New Opera, "Omar" Tells Untold Story of Charleston & the American South by Grammy-Winning Composer

A New Opera by Grammy Award-Winner Rhiannon Giddens Taps into a Largely Untold Story of Charleston and the American South

On the heels of a successful 2019 season, Spoleto Festival USA announces its commission of a new full-length opera by MacArthur Fellow and Grammy Award-winner Rhiannon Giddens, based on the life and autobiography of Omar Ibn Said—an enslaved Muslim-African man who was brought to Charleston in 1807.

The opera, Omar, will have its world premiere during the 2020 Festival (May 22 – June 7), where it will re-open the College of Charleston Sottile Theatre following its renovation.


Cast includes: Jamez McCorkle in the title role of Omar Ibn Said, Daniel Okulitch as the Master, Laquita Mitchell as Julie, Cheryse McLeod Lewis, Catherine Anne Daniel, Adam Klein, Ashley Emerson, Michael Redding, and and Anthony Webb.


Composed by Rhiannon Giddens Co-composed by Michael Abels Libretto by Rhiannon Giddens Conducted by John Kennedy Directed by Charlotte Brathwaite


A voice forgotten no more

In 1807, a 37-year-old scholar living in West Africa was captured and forced to board a ship bound for Charleston, South Carolina―the site of his enslavement and sale. Omar Ibn Said’s life and Muslim faith, recorded in his autobiography from 1831, are remembered and retold in this compelling new American opera.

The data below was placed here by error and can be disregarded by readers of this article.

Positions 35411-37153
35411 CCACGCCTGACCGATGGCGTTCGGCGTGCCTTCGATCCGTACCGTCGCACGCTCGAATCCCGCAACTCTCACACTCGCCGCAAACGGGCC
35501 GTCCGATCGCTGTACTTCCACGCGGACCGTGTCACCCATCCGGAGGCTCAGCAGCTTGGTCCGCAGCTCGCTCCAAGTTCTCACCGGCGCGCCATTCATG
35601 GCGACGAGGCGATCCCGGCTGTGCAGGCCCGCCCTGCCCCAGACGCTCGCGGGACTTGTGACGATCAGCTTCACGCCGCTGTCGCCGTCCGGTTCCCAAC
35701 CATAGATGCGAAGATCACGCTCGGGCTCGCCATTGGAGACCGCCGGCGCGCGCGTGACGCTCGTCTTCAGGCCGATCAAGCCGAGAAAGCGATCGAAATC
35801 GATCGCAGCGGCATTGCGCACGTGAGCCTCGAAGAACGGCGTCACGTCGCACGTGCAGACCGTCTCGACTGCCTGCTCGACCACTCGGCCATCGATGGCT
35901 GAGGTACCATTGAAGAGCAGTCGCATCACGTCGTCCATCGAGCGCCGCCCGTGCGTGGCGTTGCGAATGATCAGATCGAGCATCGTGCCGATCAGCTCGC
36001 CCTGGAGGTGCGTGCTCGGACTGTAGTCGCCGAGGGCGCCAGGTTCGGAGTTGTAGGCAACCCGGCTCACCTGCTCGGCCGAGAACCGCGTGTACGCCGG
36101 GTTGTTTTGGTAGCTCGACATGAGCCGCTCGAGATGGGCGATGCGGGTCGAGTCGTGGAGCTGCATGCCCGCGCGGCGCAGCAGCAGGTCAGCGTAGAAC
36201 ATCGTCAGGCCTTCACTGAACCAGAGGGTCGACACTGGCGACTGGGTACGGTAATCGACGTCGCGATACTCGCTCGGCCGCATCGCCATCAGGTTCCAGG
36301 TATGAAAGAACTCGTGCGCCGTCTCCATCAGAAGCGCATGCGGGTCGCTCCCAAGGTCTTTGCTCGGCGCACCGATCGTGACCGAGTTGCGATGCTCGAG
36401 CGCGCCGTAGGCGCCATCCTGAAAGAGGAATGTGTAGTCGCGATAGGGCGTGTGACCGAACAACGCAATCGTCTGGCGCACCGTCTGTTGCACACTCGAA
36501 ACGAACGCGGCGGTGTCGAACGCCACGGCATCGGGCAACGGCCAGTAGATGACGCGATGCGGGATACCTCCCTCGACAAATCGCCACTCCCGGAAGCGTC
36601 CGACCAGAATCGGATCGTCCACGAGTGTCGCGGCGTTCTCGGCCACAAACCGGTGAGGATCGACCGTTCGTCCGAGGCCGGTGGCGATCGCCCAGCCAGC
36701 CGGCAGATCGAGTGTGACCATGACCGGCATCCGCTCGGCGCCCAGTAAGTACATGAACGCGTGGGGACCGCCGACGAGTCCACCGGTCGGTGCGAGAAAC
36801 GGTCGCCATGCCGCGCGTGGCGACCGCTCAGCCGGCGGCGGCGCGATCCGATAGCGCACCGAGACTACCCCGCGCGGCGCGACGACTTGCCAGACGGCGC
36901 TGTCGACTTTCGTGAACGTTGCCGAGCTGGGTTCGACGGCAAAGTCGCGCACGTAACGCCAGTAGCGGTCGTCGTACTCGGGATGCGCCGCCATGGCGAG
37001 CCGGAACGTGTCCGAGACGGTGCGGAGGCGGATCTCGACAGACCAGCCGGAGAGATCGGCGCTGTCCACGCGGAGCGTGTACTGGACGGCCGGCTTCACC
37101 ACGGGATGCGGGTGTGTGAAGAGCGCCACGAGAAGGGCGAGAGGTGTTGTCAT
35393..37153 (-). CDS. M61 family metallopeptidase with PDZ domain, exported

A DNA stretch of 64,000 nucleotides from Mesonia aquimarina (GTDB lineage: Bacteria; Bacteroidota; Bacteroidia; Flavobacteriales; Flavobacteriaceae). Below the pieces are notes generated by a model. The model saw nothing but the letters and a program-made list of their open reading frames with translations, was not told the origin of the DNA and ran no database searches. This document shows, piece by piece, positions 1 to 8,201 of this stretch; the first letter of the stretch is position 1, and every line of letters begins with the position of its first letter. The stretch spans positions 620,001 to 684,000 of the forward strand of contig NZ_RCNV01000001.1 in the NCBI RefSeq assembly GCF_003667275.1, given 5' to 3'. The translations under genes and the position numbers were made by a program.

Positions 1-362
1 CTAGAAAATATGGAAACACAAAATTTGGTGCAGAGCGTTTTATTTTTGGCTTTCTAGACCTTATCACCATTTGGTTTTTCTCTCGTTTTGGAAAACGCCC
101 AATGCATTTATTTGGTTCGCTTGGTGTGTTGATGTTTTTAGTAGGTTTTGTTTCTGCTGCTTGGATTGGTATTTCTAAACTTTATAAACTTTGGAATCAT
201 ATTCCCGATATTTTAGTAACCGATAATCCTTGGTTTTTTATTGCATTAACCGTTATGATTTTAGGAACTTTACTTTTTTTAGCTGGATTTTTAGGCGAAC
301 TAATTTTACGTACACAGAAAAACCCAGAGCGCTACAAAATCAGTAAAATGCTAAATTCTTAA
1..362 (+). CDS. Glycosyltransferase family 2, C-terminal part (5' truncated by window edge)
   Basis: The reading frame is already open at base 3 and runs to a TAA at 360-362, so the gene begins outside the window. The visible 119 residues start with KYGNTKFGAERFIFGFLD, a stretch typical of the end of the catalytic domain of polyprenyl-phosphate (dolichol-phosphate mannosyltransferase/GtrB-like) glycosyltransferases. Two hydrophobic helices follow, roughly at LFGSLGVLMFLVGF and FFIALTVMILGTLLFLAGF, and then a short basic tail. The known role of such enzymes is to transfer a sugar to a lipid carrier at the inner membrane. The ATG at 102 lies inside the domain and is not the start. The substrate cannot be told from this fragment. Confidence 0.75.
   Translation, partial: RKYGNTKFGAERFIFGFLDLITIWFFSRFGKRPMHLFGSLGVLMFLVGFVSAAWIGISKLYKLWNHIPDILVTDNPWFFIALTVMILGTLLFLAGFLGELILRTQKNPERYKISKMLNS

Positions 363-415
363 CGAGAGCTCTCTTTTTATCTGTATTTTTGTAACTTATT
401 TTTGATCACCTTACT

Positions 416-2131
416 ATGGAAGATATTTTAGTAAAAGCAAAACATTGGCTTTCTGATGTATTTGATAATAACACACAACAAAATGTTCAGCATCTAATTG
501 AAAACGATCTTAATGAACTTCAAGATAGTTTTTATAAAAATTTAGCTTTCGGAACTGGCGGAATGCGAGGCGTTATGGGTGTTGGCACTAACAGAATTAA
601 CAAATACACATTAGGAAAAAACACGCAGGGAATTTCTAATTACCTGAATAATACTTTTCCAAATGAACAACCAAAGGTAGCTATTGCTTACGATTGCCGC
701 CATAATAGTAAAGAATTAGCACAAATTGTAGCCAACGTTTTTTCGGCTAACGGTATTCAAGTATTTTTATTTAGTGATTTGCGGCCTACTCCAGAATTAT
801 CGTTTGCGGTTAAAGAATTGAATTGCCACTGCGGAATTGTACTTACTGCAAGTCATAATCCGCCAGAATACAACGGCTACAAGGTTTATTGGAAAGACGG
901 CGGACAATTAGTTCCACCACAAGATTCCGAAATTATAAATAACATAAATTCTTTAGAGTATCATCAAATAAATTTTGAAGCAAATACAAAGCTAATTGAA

North Carolina-native Rhiannon Giddens has made a name for herself excavating unsung historical black narratives and turning them into folk ballads―purposeful work that has placed her on countless stages and resulted in a long list of accolades, including a Grammy Award and MacArthur Fellowship. Collaborating with renowned composer Michael Abels (Get Out), Giddens melds her archaeological lens and operatic background in this world premiere.

Sung in English with English supertitles.


Please note: There is a 6 ticket limit per purchase for Omar. Tickets available to the public on Wednesday, January 15, at 10:00am EST. Prices range from $50 to $150.

843) 579-3100 Monday through Saturday, 10:00am – 6:00pm EST



Who Was Omar Ibn Said?

Omar Ibn Said was an enslaved Muslim-African man who was brought to Charleston in 1807. The opera’s story traces his spiritual journey from Africa to his capture and enslavement in the Carolinas. Much of what we know about Ibn Said comes from his autobiography, which he penned in Arabic in 1831. To create the opera, Giddens has also conducted extensive research and studied with numerous religious leaders and scholars to create a work that is historically and religiously informed and to augment parts of Ibn Said’s narrative that are unknown.